Deselection is fast becoming the ‘in’ thing for libraries everywhere – i.e. what to do with all those old and newish ‘books’ -which are now officially called ‘legacy print materials’ – clogging up libraries.

Given that there are numerous libraries managing down their collections, there is a growing demand for tools and consultancy to assist in the quick deselection of books.

The decisions can actually be quite simple –

  • has the book been borrowed in <>given time
  • is the subject/discipline still being taught
  • is there a digital version
  • is the book available in another library
  • is the book rare, valuable
  • are there conditions attached to the book (i.e. is the book part of a formed or donated collection that retention agreements exist for)
  • will there be academic/political difficulties in deselecting
  • can the book be sold/given to another institution
  • But how can this be done quickly and cheaply. Well your own system can tell you easily which items have been borrowed and whether they form part of a collection and data matching those not used within a given time period against a larger distributed set to see their preponderance is also easy.

    A statistic from this flyer says that 56% of books in academic libraries are never circulated. That suggests two things, firstly that librarians are buying books without due diligence and secondly that half of an academic libraries holdings should be deselected. So expect more on this subject.

    Btw I have an article on this very subject appearing in the March issue of Incite if you need further advice.


    6 thoughts on “Deselection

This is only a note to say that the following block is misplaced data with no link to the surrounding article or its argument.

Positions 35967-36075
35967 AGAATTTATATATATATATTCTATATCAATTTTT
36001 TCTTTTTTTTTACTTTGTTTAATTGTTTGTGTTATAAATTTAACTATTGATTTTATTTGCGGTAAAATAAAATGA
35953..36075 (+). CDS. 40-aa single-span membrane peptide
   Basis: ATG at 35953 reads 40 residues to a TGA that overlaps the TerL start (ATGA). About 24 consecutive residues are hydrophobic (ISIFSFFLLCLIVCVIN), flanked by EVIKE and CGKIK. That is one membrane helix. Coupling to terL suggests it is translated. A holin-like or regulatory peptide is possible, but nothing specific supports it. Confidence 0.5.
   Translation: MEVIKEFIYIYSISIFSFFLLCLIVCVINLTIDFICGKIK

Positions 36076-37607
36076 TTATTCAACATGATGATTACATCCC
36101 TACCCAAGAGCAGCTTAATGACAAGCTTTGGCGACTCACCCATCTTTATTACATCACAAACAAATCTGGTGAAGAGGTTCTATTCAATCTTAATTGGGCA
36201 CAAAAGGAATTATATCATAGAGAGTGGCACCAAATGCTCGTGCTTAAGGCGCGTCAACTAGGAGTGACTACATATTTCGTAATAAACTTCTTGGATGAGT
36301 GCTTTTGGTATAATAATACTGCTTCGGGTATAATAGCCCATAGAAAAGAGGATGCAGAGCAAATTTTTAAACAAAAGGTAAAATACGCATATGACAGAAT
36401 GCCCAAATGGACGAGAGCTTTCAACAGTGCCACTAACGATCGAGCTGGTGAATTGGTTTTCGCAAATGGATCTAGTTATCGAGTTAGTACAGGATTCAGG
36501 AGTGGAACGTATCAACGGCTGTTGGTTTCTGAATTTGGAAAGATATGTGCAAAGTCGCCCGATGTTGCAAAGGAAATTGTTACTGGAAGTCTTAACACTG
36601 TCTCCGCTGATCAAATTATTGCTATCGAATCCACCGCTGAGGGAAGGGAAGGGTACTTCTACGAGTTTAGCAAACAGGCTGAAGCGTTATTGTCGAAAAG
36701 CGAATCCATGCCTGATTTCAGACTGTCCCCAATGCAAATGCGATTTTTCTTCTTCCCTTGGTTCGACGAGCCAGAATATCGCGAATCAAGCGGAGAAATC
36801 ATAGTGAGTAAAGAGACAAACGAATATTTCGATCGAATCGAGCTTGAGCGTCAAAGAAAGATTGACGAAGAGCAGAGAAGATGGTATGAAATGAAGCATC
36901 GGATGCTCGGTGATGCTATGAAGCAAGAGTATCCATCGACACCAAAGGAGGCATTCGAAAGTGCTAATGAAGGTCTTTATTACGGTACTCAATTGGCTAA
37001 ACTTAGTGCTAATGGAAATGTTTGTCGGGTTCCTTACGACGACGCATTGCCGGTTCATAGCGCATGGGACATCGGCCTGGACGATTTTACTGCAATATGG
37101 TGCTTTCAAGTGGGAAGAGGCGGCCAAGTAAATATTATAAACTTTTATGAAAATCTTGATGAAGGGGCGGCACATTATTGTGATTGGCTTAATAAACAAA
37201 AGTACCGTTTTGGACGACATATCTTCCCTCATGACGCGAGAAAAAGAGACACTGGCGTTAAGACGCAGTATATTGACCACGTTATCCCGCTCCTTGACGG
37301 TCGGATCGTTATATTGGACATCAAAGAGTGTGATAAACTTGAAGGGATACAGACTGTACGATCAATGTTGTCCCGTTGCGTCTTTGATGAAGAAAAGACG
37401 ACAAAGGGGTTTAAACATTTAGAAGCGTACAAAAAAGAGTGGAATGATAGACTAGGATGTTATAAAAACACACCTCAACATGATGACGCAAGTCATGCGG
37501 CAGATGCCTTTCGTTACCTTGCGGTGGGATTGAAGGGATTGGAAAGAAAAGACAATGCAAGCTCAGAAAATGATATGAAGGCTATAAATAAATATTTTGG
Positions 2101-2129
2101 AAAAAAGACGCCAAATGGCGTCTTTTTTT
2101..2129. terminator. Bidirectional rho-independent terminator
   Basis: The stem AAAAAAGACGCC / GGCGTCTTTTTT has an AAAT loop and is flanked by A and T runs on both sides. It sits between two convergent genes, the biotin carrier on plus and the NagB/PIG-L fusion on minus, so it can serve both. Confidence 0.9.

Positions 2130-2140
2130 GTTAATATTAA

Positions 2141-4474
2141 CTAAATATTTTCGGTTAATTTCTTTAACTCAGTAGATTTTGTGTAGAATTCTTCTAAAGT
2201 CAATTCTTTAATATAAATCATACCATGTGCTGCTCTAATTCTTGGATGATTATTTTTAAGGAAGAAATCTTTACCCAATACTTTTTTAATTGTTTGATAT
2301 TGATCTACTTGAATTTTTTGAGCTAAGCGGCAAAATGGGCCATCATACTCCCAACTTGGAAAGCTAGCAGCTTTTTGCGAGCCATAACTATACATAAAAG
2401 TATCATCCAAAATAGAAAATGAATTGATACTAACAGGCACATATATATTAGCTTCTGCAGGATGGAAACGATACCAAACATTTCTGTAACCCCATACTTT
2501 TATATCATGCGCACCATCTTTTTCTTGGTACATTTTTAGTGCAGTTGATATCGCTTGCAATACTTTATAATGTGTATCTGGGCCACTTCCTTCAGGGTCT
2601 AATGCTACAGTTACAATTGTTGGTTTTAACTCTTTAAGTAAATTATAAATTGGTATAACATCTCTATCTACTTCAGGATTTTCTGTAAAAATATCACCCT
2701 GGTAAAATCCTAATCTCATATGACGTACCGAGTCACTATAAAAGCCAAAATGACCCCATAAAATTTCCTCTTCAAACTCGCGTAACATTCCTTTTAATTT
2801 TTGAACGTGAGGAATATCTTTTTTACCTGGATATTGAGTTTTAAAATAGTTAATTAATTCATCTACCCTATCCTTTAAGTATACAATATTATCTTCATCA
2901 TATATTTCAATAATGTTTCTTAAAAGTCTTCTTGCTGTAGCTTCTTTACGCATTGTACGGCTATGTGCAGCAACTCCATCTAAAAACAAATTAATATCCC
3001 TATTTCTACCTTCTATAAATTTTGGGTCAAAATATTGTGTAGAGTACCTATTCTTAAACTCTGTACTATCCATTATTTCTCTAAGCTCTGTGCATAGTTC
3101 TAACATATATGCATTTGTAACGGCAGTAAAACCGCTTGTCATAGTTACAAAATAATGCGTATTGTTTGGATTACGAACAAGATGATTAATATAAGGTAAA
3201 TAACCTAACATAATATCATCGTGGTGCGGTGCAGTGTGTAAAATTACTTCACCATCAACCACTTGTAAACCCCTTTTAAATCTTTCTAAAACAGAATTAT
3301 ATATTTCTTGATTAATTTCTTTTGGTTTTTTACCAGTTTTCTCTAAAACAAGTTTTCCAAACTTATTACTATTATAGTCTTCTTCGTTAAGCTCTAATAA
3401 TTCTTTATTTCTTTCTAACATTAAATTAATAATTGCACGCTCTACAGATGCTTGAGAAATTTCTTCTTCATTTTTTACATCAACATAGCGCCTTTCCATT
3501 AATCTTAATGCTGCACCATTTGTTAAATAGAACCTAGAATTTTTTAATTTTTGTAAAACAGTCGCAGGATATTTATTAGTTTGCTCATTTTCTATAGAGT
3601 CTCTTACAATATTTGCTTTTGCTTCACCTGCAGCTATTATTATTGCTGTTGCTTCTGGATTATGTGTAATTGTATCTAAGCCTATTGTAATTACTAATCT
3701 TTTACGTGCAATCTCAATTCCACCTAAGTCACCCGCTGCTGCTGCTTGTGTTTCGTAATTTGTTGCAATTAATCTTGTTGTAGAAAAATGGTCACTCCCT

1. there is also the issue of books which are used, heavily, only inside the library. things like art texts will get a lot of inhouse use, but are rarely borrowed just due to their size, or due to the fact they do not need to be consulted extensively.

      • I agree – circulation isn’t the only measure of whether a book is being used – at TAFE we used to collect the books left lying around on tables by students and mark them as ‘used’ in the system before returning to shelves. If a student takes 10 books from the shelves but only finally borrows 2 then that’s an inaccurate picture of what they are ‘using’ from the collection. Surely?

        • You answered the question yourself, by marking the books being used in-house as used in your system (which many libraries do btw) then you have some statistics to work with, and those books need not be deselected. Every librarian knows however that there are many books which are never borrowed nor consulted and for which continued storage is wasteful and unecessary. It is not as though weeding is a new concept, it has always been practiced and is part of keeping a public or academic library a living entity.

    2. But realistically in the long term, only one copy in a national library (and/or state library) is all that’s required. And if a book is in many libraries, it will also probably be in the hands of many private collectors, and so generally available. The concept of just in time, as opposed to just in case needs to be taken seriously.

    3. Agree. Deselection is a must. The Library as keeper of all published output regardless of usage needs to be challenged. Let’s judge quality not quantity.

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